Lincoln Park Zoo will continue to offer free admission for the next 30-plus years after agreeing to an extended contract with the city of Chicago, which provides a portion of the zoo’s budget, the zoo announced Thursday.
Ten years after the zoo’s founding in 1868, Lincoln Park commissioners declared that the zoo must always remain free. For 127 years, the zoo was managed by the Chicago Park District and operated under the city’s budget.
In 1995, however, the zoo privatized and has since depended on donors and members, in addition to a fixed annual payment from the city that at the time the contract was signed accounted for about half of the zoo’s operating budget. The zoo received $5.59 million from the city last year in the form of a Chicago Park District subsidy, according to the zoo’s 2019 Annual Report.
The zoo said it began discussing an extension of that contract with the city in 2017. The new agreement runs through 2050.
It’s unclear how much the zoo will receive from the city under the new contract. A zoo representative could not immediately be reached for comment.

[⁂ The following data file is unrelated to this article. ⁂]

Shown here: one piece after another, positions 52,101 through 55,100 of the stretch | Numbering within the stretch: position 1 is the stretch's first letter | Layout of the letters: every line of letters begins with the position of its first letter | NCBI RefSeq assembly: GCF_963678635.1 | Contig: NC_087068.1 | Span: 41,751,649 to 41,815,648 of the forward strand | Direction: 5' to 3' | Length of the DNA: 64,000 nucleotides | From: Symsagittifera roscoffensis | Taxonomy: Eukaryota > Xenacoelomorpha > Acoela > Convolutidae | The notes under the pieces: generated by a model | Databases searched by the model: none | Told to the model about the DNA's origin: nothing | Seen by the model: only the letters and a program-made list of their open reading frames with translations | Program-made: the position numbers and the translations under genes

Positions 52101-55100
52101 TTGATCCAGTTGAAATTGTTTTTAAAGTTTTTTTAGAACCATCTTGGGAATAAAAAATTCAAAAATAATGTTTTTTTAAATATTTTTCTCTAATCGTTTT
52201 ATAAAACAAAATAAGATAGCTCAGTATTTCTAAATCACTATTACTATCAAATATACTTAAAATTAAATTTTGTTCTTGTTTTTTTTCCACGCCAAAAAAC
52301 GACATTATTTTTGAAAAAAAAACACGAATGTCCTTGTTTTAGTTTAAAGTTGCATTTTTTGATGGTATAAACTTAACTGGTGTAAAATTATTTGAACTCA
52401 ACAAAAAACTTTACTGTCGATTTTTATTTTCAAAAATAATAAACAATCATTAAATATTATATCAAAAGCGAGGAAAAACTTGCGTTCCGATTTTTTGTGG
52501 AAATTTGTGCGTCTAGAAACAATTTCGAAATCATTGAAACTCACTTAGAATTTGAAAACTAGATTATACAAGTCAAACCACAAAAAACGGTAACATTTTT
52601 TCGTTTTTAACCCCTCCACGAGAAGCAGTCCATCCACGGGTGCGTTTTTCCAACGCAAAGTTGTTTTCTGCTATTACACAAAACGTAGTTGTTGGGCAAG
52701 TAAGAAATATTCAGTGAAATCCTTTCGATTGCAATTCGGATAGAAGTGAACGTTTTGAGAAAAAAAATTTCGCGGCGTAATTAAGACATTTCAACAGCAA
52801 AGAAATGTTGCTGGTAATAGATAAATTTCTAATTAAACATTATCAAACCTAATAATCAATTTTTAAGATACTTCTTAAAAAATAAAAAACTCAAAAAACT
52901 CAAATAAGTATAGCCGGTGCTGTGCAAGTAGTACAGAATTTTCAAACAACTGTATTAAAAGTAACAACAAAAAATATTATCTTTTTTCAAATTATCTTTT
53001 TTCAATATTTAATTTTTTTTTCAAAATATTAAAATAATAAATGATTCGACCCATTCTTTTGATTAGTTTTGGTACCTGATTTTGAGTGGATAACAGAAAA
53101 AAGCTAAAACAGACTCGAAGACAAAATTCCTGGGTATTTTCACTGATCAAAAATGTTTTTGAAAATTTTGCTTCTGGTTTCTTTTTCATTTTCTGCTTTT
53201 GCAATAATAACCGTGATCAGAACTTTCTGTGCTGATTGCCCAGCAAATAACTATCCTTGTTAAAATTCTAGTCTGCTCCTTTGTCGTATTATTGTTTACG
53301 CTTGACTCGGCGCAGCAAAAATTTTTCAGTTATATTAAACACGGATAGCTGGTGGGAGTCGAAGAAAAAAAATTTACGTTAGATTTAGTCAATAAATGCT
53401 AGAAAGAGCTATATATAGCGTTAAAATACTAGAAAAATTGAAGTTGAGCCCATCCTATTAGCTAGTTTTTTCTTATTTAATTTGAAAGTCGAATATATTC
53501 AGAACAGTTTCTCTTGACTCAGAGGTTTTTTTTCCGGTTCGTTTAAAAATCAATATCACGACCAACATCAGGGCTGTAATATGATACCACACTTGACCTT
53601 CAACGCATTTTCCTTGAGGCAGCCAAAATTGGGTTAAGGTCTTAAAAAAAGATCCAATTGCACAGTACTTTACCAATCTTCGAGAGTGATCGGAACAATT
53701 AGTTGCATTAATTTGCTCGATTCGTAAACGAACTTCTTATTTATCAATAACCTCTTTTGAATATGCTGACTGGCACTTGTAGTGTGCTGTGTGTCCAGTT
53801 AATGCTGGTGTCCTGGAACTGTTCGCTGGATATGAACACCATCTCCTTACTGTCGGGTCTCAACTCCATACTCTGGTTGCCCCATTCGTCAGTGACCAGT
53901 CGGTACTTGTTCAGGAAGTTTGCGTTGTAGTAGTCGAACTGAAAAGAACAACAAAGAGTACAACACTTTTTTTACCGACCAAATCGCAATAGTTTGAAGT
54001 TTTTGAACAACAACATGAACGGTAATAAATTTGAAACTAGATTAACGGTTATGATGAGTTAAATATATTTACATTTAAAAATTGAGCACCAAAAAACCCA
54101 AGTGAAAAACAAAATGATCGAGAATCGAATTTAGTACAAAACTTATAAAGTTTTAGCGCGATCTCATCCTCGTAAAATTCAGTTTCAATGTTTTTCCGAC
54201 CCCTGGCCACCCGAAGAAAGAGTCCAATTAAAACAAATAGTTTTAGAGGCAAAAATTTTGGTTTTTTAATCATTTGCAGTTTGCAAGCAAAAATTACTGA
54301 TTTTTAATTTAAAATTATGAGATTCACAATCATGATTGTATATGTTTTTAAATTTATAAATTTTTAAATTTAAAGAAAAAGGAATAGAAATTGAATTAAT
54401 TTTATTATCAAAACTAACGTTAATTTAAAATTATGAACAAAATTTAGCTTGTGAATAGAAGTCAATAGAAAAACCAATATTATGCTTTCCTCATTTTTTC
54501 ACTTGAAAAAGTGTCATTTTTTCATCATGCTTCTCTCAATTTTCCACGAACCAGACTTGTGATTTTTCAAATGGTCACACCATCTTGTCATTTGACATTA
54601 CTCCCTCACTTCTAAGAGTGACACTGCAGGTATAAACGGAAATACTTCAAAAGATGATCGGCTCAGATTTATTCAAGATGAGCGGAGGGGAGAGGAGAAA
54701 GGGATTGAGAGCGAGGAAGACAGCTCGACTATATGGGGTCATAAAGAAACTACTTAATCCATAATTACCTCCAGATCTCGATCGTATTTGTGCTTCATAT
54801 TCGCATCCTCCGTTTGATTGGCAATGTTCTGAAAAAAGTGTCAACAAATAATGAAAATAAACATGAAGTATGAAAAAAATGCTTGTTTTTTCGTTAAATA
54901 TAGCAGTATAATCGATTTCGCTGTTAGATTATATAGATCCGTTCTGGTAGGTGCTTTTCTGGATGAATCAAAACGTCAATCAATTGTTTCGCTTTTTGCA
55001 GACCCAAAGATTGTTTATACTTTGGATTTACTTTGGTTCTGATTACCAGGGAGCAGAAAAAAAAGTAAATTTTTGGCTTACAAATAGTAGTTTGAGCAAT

Today, the zoo receives about 80 percent of its capital costs and a roughly $29 million annual operating budget through donors, events and revenue from its food service, retail shops and parking, according to the zoo.
“While much has changed in the zoo’s 151-year history, one thing hasn’t: strong support from the City, Chicago Park District, and Chicagoans,” zoo President and CEO Kevin Bell said in a letter published Thursday. “Lincoln Park Zoo has been, and will always be, a magical place: a free oasis in the heart of Chicago, dedicated to connecting people to nature and creating environments where wildlife can thrive.”
The zoo recently unveiled plans for a new, $35-million savanna-style lion habitat that includes a makeover of its Kovler Lion House. The renovation is the last project of the zoo’s ongoing $135 million capital fundraising campaign.